Bosnia and Herzegovina, which joined the Anti-Personnel Mine Ban Convention (also known as the Ottawa Convention) in 1998, is undertaking a national exercise with relevant stakeholders after determining that it will not be able to meet its 1 March 2019 mine clearance deadline. With the financial support of the European Union and technical support of the Convention’s Implementation Support Unit, BiH is holding a National Stakeholder Dialogue in Sarajevo, 18-19 October with the participation of over 60 national and international partners.
The national stakeholder dialogue entitled Humanitarian Demining in Bosnia-Herzegovina: Towards Completion will see national mine action authorities, donor governments, demining operators and mine action experts, international and non-governmental organisations, representatives of mine-affected communities, and landmine survivors gather for two-days of discussions aimed at providing feedback to BiH on strategy and plans to meet mine clearance commitments under the Convention as soon as possible.
In the packed agenda, BiH authorities will present the latest information regarding the remaining contamination and what they consider they will need to meet their mine-free ambition.
“It is important for those of us in charge of overseeing this issue at a national level, to show that while we have requested additional time for survey and clearance efforts, we are fully engaged and committed towards improving the efficiency and effectiveness of our efforts,” said Sasa Obradovic, Acting Director of the Bosnia and Herzegovina Mine Action Centre (BHMAC). “This meeting is also an opportunity for us to unveil our 2018-2025 Mine Action Strategy, which will serve to guide our efforts in mine action including mine-risk education and clearance, and assistance to landmine survivors. At the meeting our partners in the international community will learn how they can contribute towards BiH achieving what we set out to do nearly two decades ago, so that new generations don’t have to live under the constant threat of anti-personnel mines,” added the BHMAC Director.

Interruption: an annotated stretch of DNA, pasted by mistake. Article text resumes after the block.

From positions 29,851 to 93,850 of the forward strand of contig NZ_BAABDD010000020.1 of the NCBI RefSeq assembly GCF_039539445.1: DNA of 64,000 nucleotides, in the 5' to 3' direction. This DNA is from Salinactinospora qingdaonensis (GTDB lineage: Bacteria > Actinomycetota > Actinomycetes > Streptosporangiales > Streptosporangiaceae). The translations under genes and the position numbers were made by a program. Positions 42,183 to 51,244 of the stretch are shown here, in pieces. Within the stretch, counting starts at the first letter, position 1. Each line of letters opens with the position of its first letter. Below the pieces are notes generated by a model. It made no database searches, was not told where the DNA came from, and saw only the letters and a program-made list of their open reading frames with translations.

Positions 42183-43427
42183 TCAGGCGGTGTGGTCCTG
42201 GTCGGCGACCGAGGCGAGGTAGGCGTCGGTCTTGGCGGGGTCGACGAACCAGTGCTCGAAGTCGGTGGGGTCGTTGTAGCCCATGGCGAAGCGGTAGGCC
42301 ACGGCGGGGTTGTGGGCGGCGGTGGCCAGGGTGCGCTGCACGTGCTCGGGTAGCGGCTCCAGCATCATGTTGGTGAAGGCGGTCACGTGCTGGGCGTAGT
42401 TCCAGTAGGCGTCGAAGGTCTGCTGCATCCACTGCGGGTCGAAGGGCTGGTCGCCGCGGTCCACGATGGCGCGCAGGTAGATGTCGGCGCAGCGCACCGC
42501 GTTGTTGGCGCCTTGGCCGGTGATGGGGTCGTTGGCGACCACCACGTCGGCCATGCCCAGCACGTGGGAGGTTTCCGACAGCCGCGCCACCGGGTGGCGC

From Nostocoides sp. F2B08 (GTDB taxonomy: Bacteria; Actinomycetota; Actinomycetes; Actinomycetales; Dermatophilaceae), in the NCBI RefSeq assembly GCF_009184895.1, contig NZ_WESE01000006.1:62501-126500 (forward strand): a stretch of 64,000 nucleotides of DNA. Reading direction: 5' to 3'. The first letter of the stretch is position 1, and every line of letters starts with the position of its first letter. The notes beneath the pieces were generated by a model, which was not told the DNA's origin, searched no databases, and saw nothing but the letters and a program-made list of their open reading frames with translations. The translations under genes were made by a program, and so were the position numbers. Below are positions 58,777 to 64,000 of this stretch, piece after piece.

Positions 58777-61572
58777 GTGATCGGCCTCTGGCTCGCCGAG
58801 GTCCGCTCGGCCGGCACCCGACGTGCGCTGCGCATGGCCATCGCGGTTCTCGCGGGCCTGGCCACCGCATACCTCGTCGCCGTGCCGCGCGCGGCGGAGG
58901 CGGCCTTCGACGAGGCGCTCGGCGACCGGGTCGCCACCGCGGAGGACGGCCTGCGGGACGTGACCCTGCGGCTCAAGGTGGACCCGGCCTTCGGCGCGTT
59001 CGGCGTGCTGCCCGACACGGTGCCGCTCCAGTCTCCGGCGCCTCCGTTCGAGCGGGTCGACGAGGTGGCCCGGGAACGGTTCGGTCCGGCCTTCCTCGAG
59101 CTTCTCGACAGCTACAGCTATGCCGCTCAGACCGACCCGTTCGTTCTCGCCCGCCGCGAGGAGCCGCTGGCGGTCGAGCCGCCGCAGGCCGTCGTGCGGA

This large gathering is possible thanks to funds provided by the European Union Council which adopted a Decision to support mine-contaminated States that are party to the Ottawa Convention, to address commitments undertaken under the treaty.
“The EU’s commitment to the demining programs in BiH is clear. Since 1996, the European Union has provided more than 46 million euro for BiH and will invest an additional 10 million euro next year,” said Head of the EU Delegation and EU Special Representative in BiH Ambassador Lars-Gunnar Wigemark. “We are committed to see a BiH free of the threat of these weapons; they are a threat to the security and safety of its citizens. If we wish to properly handle this task, everybody must play their role. The national authorities now have to show a large degree of commitment to meet their national and international obligations. Hosting an inclusive and participatory national dialogue is a step in the right direction,” added Wigemark.
Background: A decision taken by the Convention’s body of States Parties extended Bosnia and Herzegovina’s original 2009 mine clearance deadline until 1 March 2019. In April 2018 BiH authorities however, submitted a second request to extend that deadline until 1 March 2021. BiH has cited less resources allocated for mine clearance than first envisioned, a still sizable contamination, non‐functional minefield records available, and unforeseen weather conditions as the basis for the request. The additional two years will allow Bosnia and Herzegovina to carry out the necessary survey to better define its remaining contamination and return to the table with a final request based on the more precise information. The Convention’s States Parties will make a decision on the BiH request at a Convention meeting in Geneva at the end of November.
In addition to Bosnia and Herzegovina, the European Union will sponsor a national mine clearance dialogue in Senegal the last week of October.